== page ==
I will describe the proof of the following surprising result: the typical billiard paths form the family of the most uniformly distributed curves in the unit square. I will justify this vague claim with a precise statement. As a byproduct, we obtain the counter-intuitive fact that the complexity of the test set is almost irrelevant. The error term is shockingly small, and it does not matter that we test uniformity with a nice set (like a circle or a square), or with an arbitrarily ugly Lebesgue measurable subset of the unit square.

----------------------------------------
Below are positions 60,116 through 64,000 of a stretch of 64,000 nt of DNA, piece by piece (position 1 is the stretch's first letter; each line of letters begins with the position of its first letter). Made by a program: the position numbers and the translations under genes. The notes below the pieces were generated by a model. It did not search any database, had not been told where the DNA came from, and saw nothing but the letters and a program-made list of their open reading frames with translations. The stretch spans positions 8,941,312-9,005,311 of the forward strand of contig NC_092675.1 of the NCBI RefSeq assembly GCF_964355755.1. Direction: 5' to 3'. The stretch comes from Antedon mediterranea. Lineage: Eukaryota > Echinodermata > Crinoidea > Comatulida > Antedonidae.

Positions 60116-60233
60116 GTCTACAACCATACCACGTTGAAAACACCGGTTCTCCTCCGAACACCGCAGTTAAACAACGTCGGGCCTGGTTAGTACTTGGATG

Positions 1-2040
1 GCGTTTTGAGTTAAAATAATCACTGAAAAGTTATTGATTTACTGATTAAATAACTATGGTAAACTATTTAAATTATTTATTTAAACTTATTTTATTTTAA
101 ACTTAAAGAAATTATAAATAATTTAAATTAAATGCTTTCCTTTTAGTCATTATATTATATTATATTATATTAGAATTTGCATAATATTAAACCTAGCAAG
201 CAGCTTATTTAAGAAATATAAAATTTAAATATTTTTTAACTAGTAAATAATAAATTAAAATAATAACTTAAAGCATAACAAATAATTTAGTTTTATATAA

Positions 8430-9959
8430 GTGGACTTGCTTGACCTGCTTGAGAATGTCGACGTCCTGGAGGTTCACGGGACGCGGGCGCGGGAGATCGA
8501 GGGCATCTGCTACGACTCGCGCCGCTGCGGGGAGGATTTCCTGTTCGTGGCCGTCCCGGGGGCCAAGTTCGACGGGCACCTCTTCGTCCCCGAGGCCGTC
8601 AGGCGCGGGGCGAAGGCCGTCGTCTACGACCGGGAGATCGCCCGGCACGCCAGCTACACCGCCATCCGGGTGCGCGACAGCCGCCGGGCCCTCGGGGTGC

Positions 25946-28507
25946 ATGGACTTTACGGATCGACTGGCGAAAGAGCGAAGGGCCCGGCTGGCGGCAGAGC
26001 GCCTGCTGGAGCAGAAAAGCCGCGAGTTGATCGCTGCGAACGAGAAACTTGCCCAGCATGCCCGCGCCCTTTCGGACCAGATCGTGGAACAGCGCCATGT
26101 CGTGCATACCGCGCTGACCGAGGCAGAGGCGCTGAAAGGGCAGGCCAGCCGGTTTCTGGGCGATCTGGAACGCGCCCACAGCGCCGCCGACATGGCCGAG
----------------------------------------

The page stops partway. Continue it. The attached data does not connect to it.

I will discuss the problem of approximating a given positive semidefinite matrix A , written as a sum of outer products $vv^T$ , by a much shorter weighted sum in the same outer products. I will then mention an application to sparsification of finite undirected graphs.
We will explain the equivalences between p-adic Galois representations and various types of $(\varphi,\Gamma)$-modules.